Elli Schwarcz – Eternal Life

This week’s Torah reading contains an important phrase- one that provides a key to successful Jewish living:

And you shall keep My statutes and My laws- which a person must do, and live by them

-Acharei Mot
What does it mean to “live by” the mitzvot? The Talmud cites this verse as the source for an important law: One does not need to sacrifice his life in order to keep the Torah (with some important exceptions);  a person confronted with a choice of either violating the Torah or dying (e.g. someone threatens to kill him unless he eats non-kosher food) can “live by” the Torah and need not give up his life for its sake.

“And live by them…”:
[Meaning:] Not that you should die through them.

-Gemara Yoma 85b
Now, despite this well known teaching, Rashi here explains this ‘living’ in a different manner: according to the Midrash Sifra..

“And live by them”:
In the World-To-Come
. For if you say [that the verse refers to living] in this world, does he not eventually die?

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Commentators ask that these two interpretations seem to completely conflict with each other. Is Rashi’s quote of the Sifra actually intended to convey the verse’s simple meaning? How could that square with the Talmud’s teaching?

Which world, which ‘life’, does this phrase really connote?

Rav Shimon Schwab (Germany, United States; 1908-1995) says that this question is based on a mistaken assumption- that life in this world is completely different than life in the next world. The truth is that this world and the next are very much connected. In fact, says Rav Schwab, death is really nothing more than the removal of the physical body from the spiritual soul (as the soul returns to its spiritual Source, and the body to its physical, earthly origins)- a process similar to removing a coat. Just as one takes off his raincoat after coming inside from the rain, so is our body- a physical layer necessary for living in this material world- simply separated from the soul when a person dies, as it is no longer needed. Then, the soul is left to shine on its own, unimpeded by the body.

Now, the reason we can understand death as almost insignificant is because we recognize that the soul is the real person and the physical body is merely there to aid in surviving a physical world. This attitude is what causes us to describe a person who dies as ‘niftar’- in English, ‘passed away‘; he or she is not gone, because the soul still exists. Rather, that soul- and therefore the person himself- has merely moved on to another location.

Rav Schwab uses this priniciple to erase the question we have been dealing with. There is no contradiction between a life of mitzvot in this world on the one hand, and life in the World to Come. Instead, a life lived well entails a seamless continuum in which a soul kept holy by keeping the Torah continues to live on in the next world.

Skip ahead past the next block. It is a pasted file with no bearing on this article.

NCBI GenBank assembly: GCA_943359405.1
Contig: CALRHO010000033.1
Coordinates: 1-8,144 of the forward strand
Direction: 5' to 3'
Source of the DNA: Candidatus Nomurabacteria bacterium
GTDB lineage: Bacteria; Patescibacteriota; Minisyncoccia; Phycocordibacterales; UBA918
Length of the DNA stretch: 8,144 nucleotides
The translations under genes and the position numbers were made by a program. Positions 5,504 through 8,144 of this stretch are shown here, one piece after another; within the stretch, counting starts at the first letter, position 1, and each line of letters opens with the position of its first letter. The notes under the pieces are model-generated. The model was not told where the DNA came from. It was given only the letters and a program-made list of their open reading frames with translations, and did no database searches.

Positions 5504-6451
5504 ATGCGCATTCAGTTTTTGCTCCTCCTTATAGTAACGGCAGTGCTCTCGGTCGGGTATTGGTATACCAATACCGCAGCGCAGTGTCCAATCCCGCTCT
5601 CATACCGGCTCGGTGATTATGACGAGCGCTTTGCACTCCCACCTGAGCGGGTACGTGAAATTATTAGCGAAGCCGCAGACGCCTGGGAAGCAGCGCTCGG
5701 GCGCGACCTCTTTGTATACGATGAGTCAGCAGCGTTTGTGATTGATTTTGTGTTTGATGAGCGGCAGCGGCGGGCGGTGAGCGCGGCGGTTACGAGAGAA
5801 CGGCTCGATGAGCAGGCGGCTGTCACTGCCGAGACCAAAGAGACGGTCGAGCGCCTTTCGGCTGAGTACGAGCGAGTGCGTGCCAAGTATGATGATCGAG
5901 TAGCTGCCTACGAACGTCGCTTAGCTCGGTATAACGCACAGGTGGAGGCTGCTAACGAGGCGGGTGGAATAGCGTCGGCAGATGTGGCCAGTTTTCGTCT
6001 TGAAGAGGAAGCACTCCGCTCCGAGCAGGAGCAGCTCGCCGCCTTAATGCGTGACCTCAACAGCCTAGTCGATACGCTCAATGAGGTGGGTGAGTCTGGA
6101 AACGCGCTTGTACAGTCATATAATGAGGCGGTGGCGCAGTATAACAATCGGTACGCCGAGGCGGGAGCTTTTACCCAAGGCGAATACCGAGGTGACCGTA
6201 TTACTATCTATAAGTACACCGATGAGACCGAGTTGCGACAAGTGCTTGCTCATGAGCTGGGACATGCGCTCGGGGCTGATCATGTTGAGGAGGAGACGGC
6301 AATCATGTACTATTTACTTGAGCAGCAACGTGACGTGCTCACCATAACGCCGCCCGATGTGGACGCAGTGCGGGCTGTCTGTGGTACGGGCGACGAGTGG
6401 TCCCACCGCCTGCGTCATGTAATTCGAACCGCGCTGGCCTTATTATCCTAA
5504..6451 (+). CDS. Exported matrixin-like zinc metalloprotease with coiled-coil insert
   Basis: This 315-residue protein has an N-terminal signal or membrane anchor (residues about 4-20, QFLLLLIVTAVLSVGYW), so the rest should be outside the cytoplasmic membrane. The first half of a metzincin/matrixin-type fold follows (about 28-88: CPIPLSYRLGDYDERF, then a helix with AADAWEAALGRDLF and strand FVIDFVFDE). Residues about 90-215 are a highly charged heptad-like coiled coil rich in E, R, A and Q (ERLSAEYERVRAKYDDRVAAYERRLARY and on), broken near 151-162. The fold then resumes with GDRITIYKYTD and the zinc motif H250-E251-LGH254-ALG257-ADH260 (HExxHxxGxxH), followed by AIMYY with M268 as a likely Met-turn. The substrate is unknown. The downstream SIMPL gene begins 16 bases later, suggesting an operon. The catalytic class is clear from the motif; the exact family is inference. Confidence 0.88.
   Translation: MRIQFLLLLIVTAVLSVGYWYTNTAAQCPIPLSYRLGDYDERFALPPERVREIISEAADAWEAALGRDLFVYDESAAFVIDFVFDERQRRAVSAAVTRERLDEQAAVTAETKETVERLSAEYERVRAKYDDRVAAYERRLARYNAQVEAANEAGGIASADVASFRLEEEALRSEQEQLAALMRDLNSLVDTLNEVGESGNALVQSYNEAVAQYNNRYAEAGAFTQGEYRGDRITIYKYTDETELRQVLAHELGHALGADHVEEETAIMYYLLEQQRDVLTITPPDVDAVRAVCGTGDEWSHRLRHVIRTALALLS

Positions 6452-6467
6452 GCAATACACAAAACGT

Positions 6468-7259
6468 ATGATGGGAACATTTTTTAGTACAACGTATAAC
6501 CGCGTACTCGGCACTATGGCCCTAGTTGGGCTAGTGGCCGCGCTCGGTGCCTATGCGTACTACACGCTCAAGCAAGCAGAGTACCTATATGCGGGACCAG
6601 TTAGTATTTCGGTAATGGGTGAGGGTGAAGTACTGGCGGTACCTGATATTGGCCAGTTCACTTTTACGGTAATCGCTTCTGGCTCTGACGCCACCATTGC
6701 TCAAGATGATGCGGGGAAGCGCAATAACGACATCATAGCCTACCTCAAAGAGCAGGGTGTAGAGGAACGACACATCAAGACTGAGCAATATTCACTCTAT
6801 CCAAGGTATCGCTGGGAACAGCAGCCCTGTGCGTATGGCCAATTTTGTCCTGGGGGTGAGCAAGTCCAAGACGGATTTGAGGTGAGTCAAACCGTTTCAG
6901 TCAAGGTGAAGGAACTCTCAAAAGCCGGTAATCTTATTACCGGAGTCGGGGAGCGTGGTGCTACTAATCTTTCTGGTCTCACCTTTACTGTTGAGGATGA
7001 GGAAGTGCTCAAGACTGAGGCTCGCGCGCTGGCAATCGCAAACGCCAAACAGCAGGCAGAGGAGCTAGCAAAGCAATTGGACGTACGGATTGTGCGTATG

With this in mind, says Rav Schwab, we now understand a famous dictum of our Rabbis:

“All of B’nei Israel have a share to the World to Come.”
-Mishnah Sanhedrin, Chapter 11

Grammatically, it would seem more correct to say that everyone has a portion ‘in’ the World- to- Come; what is meant by ‘to’ the World- to- Come? While other commentators offer different answers, Rav Schwab teaches as follows: even someone still living a physical existence in this world can already be said to be going ‘towards’ the next world. One who lives according to the Torah has essentially already attached himself to an eternal existence, and is already on the road to his or her eventual portion in the World to Come.

Similarly, says Rav Schwab, a person described by our Rabbis as a ‘Ben Olam Habah‘- roughly, ‘a member of the World to Come’, is so titled not just because he or she will one day merit reward from good deeds, but because such a person is already living the spiritual attachment to Hashem that will be more fully enjoyed after death.

Rav Schwab also adds new meaning to a well-known teaching, in light of this lesson:

This world is similar to a hallway before the World to Come; prepare yourself in the hallway so that you may enter the palace.

-Mishnah, Avot 4:18

-Again, a person with the correct mindset, living a Torah life and clinging to Hashem, is truly preparing to move into the next room. Such a person, a ‘Ben Olam Habah’, appreciates that we are merely passing through this world- and that the journey is already underway.

May we all make the correct choices and maintain our focus- so that we indeed merit eternal life. May we live with the happiness that comes from knowing that a live well-lived is truly eternal.
…And an eternal life He planted within us…
– Concluding blessing on a communal Torah reading

Have a great Shabbat!

Elli Schwarcz
Elli Schwarcz is an alumnus of the Toras Moshe, Ner Israel, and Carteret Yeshivos, and has been involved in Jewish outreach for almost 15 years. He is a Hebrew School and English Language Arts teacher, and has a Master’s Degree in Counseling from Johns Hopkins University. Of all his pursuits, Elli most enjoys teaching high-level Jewish thought and Talmud to teenage boys, exposing them to the beauty and wisdom of their heritage while highlighting their own ability to engage in advanced Torah learning. Elli lives in Lakewood, New Jersey, with his wife and children.


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